Fulfilling a promise

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  • Core,Straight,Rage. (Photo by Akil Simmons)

    Core,Straight,Rage. (Photo by Akil Simmons)

  • Sin (Photo by Akil Simmons)

    Sin (Photo by Akil Simmons)

  • Through the lens (Photo by Akil Simmons)

    Through the lens (Photo by Akil Simmons)


After his mentor died from a battle with cancer, photographer Akil Simmons knew he had to deliver on the promise he made to professionally exhibit his work.

Tamell Simons, a veteran photographer with The Royal Gazette, had been pushing the 26-year-old to exhibit his works for months before his death.

Mr Simmons didn’t think he was ready, but eventually agreed to put on a joint show with Mr Simons’ help. “It made me excited and I always imagined doing one with him one day,” he said. “Unfortunately he passed away before that happened, so I decided to keep my promise and continue on with it.”

For the past six months, Mr Simmons has devoted much of his free time to capturing the ideal images for his exhibition, Through The Lens. Twenty-five works will be on display in the Edinburgh Gallery at the Bermuda Society of Arts in City Hall, from this Friday until January 23.

Through The Lens is the name of the photography programme that Mr Simons started at a community centre in Hamilton. It also describes the technique that he encouraged the young photographer to use while working as a student intern at The Royal Gazette. Mr Simmons is now a senior photographer at the newspaper.

“Tamell taught me how to use the eye as your first lens because it’s amazing what you can see when you just stop and look for two seconds before picking up the camera.

“That’s pretty much how I shoot. Everything pretty much slows down and I am able to see things differently, something normal people just walk by, like a reflection or shadows that are making some artistic form.

“I am not afraid to try different angles and things that may not be flattering to the person, but artistically it’s different and that’s what I am all about being different and showcasing my artistic vision.”

Mr Simmons got his first disposable camera from his parents when he was five years old. It wasn’t until his teenage years, while a student at CedarBridge Academy, that he ever picked up a professional camera — Mr Simons’ camera to be exact.

Giving a lecture at the school, Mr Simons invited a student to take pictures of him during his speech. In a stroke of fate, Mr Simmons volunteered.

“The first professional camera I actually owned arrived to the Island on the exact same day Tamell died [in June]. It’s like the last gift he gave to me and every time I touch that camera I feel that some sort of essence of him is in it and makes me see more things than I think I have ever seen before.

“It’s kind of crazy because so much of me has changed in two years and I feel that he is a big part of that change.

“He just helped me to grow as a person, as a man and as an artist and I appreciate every single moment he helped me because it wasn’t easy getting through to me because I am sort of a hardhead.”

As a student at the Savannah College of Art and Design, Mr Simmons started noticing some similarities in his style and that of his mentor. Many of his pictures are shot from a wide angle like Mr Simons taught, which allows the audience to see the bigger picture of what’s taking place.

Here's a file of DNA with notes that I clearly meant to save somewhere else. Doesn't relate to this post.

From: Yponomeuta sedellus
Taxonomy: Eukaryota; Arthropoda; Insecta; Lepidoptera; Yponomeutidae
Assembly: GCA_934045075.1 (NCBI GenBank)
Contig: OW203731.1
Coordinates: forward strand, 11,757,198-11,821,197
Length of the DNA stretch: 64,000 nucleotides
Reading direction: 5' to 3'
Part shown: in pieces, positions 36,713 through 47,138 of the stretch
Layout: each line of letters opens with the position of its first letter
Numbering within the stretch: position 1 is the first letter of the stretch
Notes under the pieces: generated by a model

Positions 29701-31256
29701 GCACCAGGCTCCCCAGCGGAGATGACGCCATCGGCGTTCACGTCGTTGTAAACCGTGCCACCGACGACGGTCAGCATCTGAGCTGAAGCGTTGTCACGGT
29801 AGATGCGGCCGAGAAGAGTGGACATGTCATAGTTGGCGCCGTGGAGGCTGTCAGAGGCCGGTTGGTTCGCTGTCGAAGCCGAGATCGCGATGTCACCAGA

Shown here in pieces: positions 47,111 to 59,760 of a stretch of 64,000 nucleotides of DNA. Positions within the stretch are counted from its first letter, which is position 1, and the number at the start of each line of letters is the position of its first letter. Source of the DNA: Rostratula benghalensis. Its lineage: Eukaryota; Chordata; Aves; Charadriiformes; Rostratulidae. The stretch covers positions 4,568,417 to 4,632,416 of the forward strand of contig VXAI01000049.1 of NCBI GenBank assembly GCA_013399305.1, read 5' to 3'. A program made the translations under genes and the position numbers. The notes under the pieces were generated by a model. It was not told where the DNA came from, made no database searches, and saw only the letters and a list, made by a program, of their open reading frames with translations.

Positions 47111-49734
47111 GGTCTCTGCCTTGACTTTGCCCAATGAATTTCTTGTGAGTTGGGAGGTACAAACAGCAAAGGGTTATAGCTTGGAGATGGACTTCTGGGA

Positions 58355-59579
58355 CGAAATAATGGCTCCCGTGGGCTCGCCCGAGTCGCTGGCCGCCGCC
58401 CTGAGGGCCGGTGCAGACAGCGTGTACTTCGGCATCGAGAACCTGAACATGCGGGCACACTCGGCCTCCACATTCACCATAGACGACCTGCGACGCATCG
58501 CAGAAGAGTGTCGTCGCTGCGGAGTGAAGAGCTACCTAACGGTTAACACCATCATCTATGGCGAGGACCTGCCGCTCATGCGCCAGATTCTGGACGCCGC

During his time at design school he also developed his own appreciation for the craft, Mr Simmons said.

When he returned home to Bermuda for breaks, he began to experiment with shooting in unusual places that showcased another side of the land.

“I chose to shoot in locations that were abandoned and some places that still had some type of beauty to the architecture.

“I wanted to shoot there instead of the normal beaches, so while I do have some scenic shots included within the show, it’s also a mixture of beauty and grungy. The whole show is a combination of editorial, sports and heritage images,” he said.

Mr Simmons said it wasn’t just a pretty face that inspired him; he often finds beauty in the imperfect.

“Different things interest me about different people. It could be anything from the way they carry themselves or their eyes, but people in general is my thing.

“I love to shoot people and it’s just interacting with people, that’s why I love working for the newspaper in general. It’s just something that excites me.”

His favourite piece in the upcoming exhibition is actually a tribute to his mentor. ‘One Love’ was one of Mr Simons’ favourite sayings. Mr Simmons’ piece pictures one of Mr Simons’ vintage cameras and a shell necklace he wore.

Mr Simmons said: “It’s shot at the exact same spot where his family held his gathering and sent off his ashes, at the same time of day of the ceremony at sunrise. It’s my favourite. It’s like my thank you to him I would say.”

The budding photographer said he ultimately wanted to put out his own photography book and take pictures of different parts of the world like Mr Simons did.

“I also want to inspire the younger generation and hope that I can help promote Bermuda’s beauty because being away from home really made me appreciate this Island a lot.”

Mr Simmons said he was “very excited” about the show and hopes people leave with a sense of how much his mentor meant to him. He also wants to show residents just what local photographers are capable of. Part proceeds from all pieces sold will go to Mr Simons’ youth photography programme.

He thanked everyone who made this show possible, including his family for supporting his passion and Mr Simons.

Through The Lens opens Friday with a small reception from 5pm until 7pm.

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